In the debate’s aftermath, Romney’s advisers pronounced themselves well pleased with how the matchup had played out. “This will hurt Obama, particularly with women,” a senior strategist e-mailed me the next morning. “He didn’t speak to the issues that most affect them: gas prices and jobs. His Lilly Ledbetter thing is such a think-tank answer. Also, there is just the fact that when women see Romney, they like him more than the portrait [of him] painted by Obama—and that hurts Obama, too.”
Obama’s people, not surprisingly, saw things differently. They believe that on the equal-pay issue, on contraception, and on abortion, they are playing a winning hand, and that what the Romney people are missing is that all these issues contain within them significant economic dimensions—a point that Obama hammered home explicitly in the debate. “There are millions of women all across the country who rely on Planned Parenthood for not just contraceptive care,” he said. “They rely on it for mammograms, for cervical-cancer screenings. That’s a pocketbook issue for women and families all across the country.”
It’s too soon to tell what effect Obama’s performance at Hofstra had with the waitress moms. But there are some clues. The day after the debate, Garin, who handles the polling for Priorities USA, conducted a focus group in Ohio exclusively composed of white non-college-educated women. “They didn’t talk at all about the binders-of-women thing,” Garin says. “But they didn’t like Romney in the debate, didn’t like his demeanor. They thought he was douchey.”
Doucheyness is never good, to be sure, but it may not be a voting issue. But on substance as well, there were signs hat Obama had made inroads. “Cutting Planned Parenthood is the thing that these women most know about Romney,” Garin goes on, “and it just bothers them. They say, ‘Who is he?’ or ‘out of touch.’ It’s also a signifier that the guy really is too conservative, because one of the things they’re trying to figure out about him is, is he a Massachusetts moderate or a ‘severely conservative’ Republican, as he put it. And Planned Parenthood is a signifier that he is either genuinely too conservative or has just thrown in the towel to the right wing of his party.”
One indication that Obama may in fact have fared better at Hofstra with the women who were watching—and that the Romney people know it—was evident on the campaign trail in the days that followed: The Democratic ticket was clearly on offense, the GOP one patently playing defense. With Obama singing the praises of his daughters (“I don’t want them paid less than a man for doing the same job”) and Joe Biden lunging lustily for the jugular (“What I can’t understand is how [Romney] has gotten in this sort of 1950s time warp in terms of women”), Team Romney released a TV ad rebutting some of the president’s charges in the debate. “Turns out, Romney doesn’t oppose contraception at all,” a woman in the spot intones. “In fact, he thinks abortion should be an option in cases of rape, incest, or to save a mother’s life.”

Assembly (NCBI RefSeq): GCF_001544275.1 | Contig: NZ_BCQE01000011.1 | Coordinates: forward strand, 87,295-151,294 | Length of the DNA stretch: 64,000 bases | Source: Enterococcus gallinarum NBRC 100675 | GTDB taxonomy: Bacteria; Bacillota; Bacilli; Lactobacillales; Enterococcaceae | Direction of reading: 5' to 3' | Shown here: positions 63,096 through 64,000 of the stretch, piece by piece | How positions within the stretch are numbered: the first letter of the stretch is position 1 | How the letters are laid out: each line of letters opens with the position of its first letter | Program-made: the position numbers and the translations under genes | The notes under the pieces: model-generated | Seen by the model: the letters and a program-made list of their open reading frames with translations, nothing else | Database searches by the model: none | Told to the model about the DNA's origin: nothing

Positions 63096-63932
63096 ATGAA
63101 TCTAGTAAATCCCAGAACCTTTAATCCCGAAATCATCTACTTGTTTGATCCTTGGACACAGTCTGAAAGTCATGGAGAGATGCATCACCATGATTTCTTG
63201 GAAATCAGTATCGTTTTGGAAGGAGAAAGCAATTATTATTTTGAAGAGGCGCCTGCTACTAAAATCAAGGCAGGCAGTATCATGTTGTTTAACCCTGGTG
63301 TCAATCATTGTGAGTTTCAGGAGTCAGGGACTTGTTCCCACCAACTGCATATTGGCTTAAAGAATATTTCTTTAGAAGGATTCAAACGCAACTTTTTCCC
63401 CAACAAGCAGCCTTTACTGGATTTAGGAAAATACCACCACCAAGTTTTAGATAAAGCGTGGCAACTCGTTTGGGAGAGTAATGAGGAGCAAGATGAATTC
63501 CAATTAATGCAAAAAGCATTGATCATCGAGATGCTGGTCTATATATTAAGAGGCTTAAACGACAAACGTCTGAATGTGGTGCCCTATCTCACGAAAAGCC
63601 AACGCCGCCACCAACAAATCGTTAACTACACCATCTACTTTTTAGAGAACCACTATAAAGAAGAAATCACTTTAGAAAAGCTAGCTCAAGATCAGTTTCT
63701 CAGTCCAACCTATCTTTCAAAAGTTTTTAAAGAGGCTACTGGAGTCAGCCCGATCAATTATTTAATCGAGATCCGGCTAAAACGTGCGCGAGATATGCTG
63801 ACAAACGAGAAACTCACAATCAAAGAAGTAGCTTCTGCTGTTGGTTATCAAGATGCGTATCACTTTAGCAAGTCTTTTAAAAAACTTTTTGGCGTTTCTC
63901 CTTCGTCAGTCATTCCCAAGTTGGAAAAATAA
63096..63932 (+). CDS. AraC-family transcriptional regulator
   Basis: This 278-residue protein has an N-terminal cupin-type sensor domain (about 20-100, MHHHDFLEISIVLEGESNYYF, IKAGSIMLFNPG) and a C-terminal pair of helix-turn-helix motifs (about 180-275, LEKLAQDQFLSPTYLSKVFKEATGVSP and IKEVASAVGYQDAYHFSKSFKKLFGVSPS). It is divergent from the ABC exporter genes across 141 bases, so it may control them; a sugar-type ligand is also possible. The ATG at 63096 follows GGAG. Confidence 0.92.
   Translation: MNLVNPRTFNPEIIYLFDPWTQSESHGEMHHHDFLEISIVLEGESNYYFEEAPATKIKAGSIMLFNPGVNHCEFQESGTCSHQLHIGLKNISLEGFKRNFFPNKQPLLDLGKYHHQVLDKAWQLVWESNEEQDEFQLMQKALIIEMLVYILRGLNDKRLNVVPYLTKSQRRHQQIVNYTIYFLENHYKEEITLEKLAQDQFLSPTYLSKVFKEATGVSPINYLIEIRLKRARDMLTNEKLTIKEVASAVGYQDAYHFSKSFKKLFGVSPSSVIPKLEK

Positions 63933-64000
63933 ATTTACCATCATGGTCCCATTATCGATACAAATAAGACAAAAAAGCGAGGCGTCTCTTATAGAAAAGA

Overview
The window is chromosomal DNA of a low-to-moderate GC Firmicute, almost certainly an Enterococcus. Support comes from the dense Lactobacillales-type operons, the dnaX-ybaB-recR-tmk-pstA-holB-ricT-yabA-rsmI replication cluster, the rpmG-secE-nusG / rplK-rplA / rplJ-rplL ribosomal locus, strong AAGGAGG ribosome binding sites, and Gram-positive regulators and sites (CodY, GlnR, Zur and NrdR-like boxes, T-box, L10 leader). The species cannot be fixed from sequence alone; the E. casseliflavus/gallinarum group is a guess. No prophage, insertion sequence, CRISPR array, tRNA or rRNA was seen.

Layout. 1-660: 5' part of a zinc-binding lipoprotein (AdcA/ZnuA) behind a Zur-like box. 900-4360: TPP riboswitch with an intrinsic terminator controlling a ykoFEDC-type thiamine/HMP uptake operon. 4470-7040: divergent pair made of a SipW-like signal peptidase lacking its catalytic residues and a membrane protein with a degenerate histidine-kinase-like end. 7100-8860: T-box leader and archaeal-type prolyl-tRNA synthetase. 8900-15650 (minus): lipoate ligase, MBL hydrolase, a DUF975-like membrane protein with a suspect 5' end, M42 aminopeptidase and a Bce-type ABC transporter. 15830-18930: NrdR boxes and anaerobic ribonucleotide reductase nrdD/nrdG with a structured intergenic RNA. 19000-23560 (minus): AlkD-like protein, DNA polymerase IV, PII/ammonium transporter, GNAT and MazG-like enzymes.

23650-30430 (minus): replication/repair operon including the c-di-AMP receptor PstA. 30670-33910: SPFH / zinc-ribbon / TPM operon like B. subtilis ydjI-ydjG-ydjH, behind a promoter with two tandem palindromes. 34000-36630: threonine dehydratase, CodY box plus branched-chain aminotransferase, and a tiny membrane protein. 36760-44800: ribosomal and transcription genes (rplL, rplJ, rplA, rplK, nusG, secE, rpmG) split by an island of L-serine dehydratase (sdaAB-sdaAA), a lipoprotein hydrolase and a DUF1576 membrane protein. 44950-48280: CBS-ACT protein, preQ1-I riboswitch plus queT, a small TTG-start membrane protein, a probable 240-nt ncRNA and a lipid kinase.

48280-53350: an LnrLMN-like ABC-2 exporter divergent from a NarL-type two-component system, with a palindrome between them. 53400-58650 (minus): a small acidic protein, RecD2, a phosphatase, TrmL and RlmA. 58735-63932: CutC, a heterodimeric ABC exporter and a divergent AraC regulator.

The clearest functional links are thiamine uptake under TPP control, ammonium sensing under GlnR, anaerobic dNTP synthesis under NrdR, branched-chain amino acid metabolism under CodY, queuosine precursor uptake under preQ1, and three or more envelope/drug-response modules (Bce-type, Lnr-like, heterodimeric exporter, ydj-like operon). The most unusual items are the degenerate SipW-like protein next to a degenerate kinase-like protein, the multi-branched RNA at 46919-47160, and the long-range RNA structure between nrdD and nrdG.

This defensiveness aside, however, the Romney campaign remains convinced that blue-collar white women are no different from every other segment of the electorate when it comes to one critical point: They care most about which candidate can bring about a degree of prosperity that has been painfully lacking for the past four years. In this belief, Team Romney, even as it has wobbled on so much else, has never really wavered: that a combination of indicting Obama’s economic stewardship and presenting Romney as a plausible alternative would be enough to win election.
The Obamans all along have operated on a different theory of the case: that the election would be a choice and not a pure referendum; that by exploiting the president’s advantages on a series of discrete issues with a number of well-defined constituencies, they could patch together 270 electoral votes; that, in other words, demography could obviate the political damage from a piss-poor economy. The big surprise here is that one of those constituencies has turned out to be the waitress moms. Both sides have a credible argument that their approach will win the day—the question is, who is right? And while I honestly have no idea, I do know this much: Upon the answer will likely turn the outcome of the election.